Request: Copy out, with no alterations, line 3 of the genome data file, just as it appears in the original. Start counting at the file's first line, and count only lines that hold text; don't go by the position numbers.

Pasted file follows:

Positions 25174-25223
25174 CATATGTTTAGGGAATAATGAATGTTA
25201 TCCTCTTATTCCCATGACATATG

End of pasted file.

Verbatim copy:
25201 TCCTCTTATTCCCATGACATATG